Author: Jeanine Cummins
First, let me say I enjoyed reading this story. In addition to being an Oprah Book Club selection that was just released in January, it rated 4.32 stars on Goodreads and 4.8 stars at Barnes & Noble. In choosing to read this book and discussing it among friends, I inadvertently stumbled into a controversy I was not prepared for. I am not Latinx and can only speak about this book from my own point of view. But apparently, I’m in good company; Oprah stepped into the same controversy. More about that later.
This is a story of Lydia Quixano Pérez, a middle-class owner of a small bookstore, from Acapulco, Mexico. She and her husband, Sebastian, have an eight-year-old son, Luca. When a charming gentleman buys two of Lydia’s favorite books, they start up a conversation that leads to a friendship.
Lydia’s journalist husband publishes an exposé about the leader of the new and very violent drug cartel, and shortly after, 16 members of Lydia’s family are killed at a barbecue. Only Lydia and Luca, who hide in the house, are left alive. Lydia then realizes her “friend” from the bookstore is the head of the cartel. Knowing she and Luca are next, she tries to escape to somewhere out of their reach, which means out of Mexico and up to el norte (the United States). Their trip is fraught with danger, not just from violence and robbery but also from the danger of traveling on foot and riding on top of the trains, heading north with other migrants.
Lydia and Luca’s trip is described in detail, and I marked some places where I liked the author’s descriptions and use of metaphor. The story moved along at a good pace, and the little details of traveling with a young child hit home with me. Having heard southwest border migrant stories only on the news, I was interested to read a book about someone who was a middle-class wife and mother having to migrate to seek safety in the U.S.
Before I moved to Lake Nona, I lived in the same place all my life except for college. The immigrant story more broadly has always interested me. The U.S. has often been a home for immigrants from many different places. Recently, I have found many new friends in Lake Nona from so many other states and countries that I wondered what makes someone move from one region, country, culture, language to another? What do they find when they get there? How do they settle in? Those questions, along with the current news aspect of the border-migrant dilemma, drew me to this story.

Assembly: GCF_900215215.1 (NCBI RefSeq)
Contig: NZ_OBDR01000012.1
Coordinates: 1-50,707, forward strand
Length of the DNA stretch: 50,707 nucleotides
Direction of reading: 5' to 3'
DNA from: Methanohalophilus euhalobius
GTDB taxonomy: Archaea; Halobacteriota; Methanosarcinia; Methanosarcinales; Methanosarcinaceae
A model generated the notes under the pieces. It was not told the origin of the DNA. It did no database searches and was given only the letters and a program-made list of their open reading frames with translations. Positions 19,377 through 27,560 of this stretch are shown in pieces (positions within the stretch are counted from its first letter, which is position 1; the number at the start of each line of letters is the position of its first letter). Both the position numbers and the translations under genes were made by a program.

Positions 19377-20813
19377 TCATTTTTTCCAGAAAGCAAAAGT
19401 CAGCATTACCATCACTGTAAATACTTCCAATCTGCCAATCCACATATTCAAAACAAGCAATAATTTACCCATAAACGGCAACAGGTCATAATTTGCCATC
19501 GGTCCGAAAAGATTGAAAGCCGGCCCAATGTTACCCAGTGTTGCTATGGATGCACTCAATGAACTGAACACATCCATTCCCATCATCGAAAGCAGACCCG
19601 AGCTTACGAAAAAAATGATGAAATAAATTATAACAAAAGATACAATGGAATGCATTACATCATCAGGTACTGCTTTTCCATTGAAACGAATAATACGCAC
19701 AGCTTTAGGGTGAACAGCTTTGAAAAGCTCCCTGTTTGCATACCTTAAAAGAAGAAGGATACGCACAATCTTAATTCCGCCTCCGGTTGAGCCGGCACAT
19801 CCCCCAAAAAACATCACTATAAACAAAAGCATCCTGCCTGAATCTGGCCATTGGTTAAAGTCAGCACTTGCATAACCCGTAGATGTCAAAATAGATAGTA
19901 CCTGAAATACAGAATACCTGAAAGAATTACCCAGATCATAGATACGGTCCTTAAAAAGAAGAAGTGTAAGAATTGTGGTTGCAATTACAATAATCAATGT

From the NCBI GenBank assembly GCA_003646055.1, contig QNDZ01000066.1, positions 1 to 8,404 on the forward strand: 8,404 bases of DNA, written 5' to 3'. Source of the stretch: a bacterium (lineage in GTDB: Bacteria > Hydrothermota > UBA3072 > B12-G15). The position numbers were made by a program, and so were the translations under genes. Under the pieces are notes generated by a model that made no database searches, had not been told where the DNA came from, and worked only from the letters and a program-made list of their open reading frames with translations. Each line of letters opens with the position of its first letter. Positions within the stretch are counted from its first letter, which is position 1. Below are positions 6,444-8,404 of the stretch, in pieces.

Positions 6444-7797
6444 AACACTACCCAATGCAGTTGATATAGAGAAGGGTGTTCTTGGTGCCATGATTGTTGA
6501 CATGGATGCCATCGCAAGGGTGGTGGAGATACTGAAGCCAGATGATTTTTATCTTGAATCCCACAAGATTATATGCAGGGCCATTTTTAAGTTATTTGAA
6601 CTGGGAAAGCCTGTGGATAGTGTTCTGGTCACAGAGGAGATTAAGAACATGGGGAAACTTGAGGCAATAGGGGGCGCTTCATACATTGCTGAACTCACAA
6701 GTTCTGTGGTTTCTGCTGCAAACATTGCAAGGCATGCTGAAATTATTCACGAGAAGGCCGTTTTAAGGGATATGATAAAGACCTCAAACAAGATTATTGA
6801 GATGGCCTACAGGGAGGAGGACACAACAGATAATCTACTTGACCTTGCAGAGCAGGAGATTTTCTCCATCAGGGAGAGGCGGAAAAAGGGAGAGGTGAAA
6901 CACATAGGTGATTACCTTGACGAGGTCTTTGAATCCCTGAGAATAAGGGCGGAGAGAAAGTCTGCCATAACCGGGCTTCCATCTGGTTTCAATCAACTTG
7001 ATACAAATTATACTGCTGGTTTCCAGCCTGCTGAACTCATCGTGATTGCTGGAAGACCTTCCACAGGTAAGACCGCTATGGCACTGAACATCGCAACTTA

When I chose this book, I was not aware of the Oprah Book Club controversy. I am not Latinx, not of Mexican heritage, and have not spent any time in Central or Western Mexico or the border region. And initially, I would say I liked the book. It was a “woman escaping danger” story that takes place in northern Mexico. I soon found out that many Mexican/American immigrants and expats (literary and otherwise) have a VERY different view of the way this story is portrayed. Their differences, most made public on social media, the web, and in print, range from characters that are caricatures, telling an ethnic story from a white, eastern viewpoint, and publishers who overlook much more authentic Latinx voices.
The discussions are a little more complicated than simply a non-Mexican author appropriating their Mexican story. I’m neither willing nor able to jump into that discussion. So I suggest you read the book and decide for yourself. I was disappointed to hear many Mexican/American educators say that they would not even read the book. I can understand not wanting to support an already successful non-Mexican in telling a Mexican immigrant story. Maybe they just shouldn’t purchase the book. They could get it from the library and help readers understand which elements they think make for an untruthful portrayal. I think that approach would further the cause of helping readers understand the true immigrant experience.